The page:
0 to 5

10 to 20

RE

THETFORD

Mid

36

0

0

10 to 20

0 to 5

10 to 20

RE

AGINCOURT NO.1

Outer

37

0

0

5 to 10

0 to 0

0 to 5

NO

ST. CRISPIN

Outer

74

0

0

5 to 10

0 to 5

5 to 10

NO

Overall GBR average for last survey (2010)

All

 

 

0.02

10 to 20

0 to 5

0 to 5

-

Long-term average

Inner

 

 

0.01

5 to 10

0 to 5

5 to 10

-

Long-term average

Mid

 

 

0.04

10 to 20

0 to 5

5 to 10

-

Long-term average

Outer

 

 

0.02

10 to 20

0 to 5

0 to 5

-

Average last survey (2010)

Inner

 

 

0

30 to 40

0 to 5

5 to 10

-

Average last survey (2010)

Mid

 

 

0

20 to 30

0 to 5

0 to 5

-

Average last survey (2010)

Outer

 

 

0

10 to 20

0 to 5

5 to 10

-

The importance of hard structure for marine life in otherwise featureless environments is clearly demonstrated in this photograph taken on the back reef at Agincourt Reef in the Cairns sector. Hard corals, soft corals, feather starfish and other benthic organisms are gradually covering such solid outcrops in an otherwise barren sea of sand.

 

Scuba searches on the intensive survey sites showed little evidence that coral diseases had widely increased in this sector. Although incidences of white syndrome on some reefs were above GBR averages this has often been the case for reefs in the Cairns sector. The notable exception was Arlington Reef where the incidence of white syndrome (n = 27) was well above the previous maximum value recorded for this reef (n =9).  Numbers of Drupella spp. were low to average based on GBR wide data (Table 2).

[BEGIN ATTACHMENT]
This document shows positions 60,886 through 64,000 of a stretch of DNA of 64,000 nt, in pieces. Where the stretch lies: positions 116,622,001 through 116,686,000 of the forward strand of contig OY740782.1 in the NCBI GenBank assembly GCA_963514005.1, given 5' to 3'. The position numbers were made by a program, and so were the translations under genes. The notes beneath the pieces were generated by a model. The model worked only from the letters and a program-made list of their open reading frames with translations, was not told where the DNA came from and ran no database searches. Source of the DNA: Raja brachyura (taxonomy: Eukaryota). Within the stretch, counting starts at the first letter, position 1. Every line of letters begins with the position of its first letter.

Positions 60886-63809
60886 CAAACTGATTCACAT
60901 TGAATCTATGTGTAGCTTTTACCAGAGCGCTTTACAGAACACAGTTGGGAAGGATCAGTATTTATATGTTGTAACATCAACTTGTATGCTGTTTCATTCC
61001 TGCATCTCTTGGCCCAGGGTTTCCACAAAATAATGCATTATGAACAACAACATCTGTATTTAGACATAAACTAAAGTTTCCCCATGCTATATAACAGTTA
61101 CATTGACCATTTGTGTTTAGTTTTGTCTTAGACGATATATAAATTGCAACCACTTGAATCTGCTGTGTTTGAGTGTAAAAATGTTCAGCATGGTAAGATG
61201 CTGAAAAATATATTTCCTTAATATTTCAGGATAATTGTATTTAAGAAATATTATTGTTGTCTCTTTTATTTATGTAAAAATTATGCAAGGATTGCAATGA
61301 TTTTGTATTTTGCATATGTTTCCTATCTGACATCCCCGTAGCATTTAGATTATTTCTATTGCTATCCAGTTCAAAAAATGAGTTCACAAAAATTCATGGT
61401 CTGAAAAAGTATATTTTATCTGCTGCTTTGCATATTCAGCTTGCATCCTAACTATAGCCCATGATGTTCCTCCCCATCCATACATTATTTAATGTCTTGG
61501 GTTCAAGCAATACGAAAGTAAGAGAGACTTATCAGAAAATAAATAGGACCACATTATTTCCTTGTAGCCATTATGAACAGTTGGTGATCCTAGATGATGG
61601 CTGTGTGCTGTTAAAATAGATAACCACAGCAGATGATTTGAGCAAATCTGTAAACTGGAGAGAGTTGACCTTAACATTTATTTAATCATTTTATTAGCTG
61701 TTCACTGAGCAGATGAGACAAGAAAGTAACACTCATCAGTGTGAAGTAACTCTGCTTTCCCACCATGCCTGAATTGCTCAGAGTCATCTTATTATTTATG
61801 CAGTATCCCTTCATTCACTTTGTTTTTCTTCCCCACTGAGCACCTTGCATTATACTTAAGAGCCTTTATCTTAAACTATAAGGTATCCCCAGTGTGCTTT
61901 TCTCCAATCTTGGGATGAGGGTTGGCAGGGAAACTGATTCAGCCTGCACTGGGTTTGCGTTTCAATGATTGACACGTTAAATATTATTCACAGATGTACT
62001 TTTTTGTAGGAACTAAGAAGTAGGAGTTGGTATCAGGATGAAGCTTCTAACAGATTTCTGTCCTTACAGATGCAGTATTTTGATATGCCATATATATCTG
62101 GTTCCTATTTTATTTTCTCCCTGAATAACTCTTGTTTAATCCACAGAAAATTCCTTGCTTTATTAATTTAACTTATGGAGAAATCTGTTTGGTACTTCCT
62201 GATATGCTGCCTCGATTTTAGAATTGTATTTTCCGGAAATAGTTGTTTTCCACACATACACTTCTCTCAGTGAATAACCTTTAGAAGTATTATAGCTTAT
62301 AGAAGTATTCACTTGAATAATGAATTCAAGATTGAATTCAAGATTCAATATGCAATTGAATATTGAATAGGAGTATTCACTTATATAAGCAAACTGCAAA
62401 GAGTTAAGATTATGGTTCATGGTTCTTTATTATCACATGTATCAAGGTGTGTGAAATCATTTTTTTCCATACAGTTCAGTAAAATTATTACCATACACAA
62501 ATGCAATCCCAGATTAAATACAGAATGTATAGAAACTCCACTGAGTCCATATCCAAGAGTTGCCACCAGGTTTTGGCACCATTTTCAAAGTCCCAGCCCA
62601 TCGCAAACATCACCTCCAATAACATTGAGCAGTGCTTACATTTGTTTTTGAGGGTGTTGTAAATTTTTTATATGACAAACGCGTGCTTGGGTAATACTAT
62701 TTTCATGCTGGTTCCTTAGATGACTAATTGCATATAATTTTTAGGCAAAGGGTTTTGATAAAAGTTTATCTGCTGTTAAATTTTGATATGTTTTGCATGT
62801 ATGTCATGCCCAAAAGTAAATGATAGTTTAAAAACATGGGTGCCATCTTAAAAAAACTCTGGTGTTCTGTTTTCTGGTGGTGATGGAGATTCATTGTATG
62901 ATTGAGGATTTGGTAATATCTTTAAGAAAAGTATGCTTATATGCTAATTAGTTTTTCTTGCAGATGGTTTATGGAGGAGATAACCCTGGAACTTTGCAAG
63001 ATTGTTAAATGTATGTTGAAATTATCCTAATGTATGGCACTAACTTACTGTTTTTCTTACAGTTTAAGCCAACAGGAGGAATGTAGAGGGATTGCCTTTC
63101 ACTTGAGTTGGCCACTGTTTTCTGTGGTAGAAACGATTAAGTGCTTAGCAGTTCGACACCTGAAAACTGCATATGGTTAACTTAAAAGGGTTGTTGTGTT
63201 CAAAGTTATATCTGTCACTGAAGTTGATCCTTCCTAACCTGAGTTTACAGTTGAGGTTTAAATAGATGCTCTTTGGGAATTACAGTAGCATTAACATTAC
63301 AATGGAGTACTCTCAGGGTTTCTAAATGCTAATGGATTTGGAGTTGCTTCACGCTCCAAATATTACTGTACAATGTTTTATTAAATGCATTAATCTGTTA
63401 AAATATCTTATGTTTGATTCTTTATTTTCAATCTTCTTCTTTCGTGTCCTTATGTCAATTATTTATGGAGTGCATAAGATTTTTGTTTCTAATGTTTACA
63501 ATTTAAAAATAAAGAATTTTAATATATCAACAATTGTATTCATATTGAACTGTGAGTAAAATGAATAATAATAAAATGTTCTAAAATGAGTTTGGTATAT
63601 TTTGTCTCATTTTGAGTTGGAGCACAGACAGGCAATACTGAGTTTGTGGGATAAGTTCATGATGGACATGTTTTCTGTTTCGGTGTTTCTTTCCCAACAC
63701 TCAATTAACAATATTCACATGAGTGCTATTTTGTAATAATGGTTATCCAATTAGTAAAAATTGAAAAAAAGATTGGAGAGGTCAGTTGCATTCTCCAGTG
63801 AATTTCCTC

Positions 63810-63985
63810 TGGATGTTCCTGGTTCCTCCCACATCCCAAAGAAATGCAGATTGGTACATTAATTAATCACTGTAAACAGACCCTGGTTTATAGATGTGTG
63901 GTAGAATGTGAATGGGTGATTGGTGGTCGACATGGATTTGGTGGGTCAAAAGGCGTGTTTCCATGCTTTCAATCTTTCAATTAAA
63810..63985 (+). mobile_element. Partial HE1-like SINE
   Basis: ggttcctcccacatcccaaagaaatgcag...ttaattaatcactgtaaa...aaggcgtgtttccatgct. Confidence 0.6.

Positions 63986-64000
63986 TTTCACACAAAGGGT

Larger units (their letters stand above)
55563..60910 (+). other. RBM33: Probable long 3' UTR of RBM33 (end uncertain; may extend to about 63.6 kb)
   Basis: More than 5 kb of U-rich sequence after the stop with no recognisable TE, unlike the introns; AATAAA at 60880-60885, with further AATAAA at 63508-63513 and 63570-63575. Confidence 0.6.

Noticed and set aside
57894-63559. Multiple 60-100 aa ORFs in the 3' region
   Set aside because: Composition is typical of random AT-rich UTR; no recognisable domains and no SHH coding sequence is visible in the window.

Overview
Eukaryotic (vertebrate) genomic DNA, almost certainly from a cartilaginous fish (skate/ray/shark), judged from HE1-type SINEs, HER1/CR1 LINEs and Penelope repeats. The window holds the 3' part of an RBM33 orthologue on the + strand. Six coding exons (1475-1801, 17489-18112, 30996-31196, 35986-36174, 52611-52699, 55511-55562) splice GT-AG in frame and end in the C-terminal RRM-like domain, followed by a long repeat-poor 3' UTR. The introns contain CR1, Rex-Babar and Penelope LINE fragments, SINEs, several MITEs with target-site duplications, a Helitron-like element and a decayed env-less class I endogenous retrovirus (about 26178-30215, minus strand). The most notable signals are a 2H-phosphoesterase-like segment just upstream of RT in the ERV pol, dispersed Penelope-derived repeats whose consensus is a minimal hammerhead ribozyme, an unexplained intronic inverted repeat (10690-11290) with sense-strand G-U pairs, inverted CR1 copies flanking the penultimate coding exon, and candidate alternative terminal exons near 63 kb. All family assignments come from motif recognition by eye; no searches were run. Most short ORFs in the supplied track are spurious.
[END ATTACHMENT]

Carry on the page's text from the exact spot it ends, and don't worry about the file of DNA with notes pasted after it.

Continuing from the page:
Low levels of bleaching of hard corals were observed during scuba searches on the majority of transects at each reef and during manta tows. Typically <5% of hard corals were estimated to be partially or completely bleached. The suite of species with bleaching was consistent among reefs and was most common among genera known to be sensitive to thermal stress such as Pocillopora, Seriatopora, Stylophora and Montipora. Some colonies of Montastrea curta and Goniastrea pectinata were also partially or completely bleached on most reefs, along with a small number of other Faviids and Porites spp. Bleaching was more severe at Green Island and Fitzroy Island where bleached Acropora spp. were also observed during manta tow surveys. Low levels of bleaching were also recorded during manta tow surveys with many tabulate Acropora spp. hard coral colonies having a characteristic lurid appearance as a precursor to bleaching. This was most often seen on back reef areas during surveys. Water temperatures generally ranged from 28 – 30°C during scuba searches at depths between six and 12m. A long-term temperature logger was retrieved from a reef slope site at Thetford Reef which should provide a profile of temperatures leading up to these bleaching observations.

Table 2.Summary of SCUBA search survey results for the Cairns sector.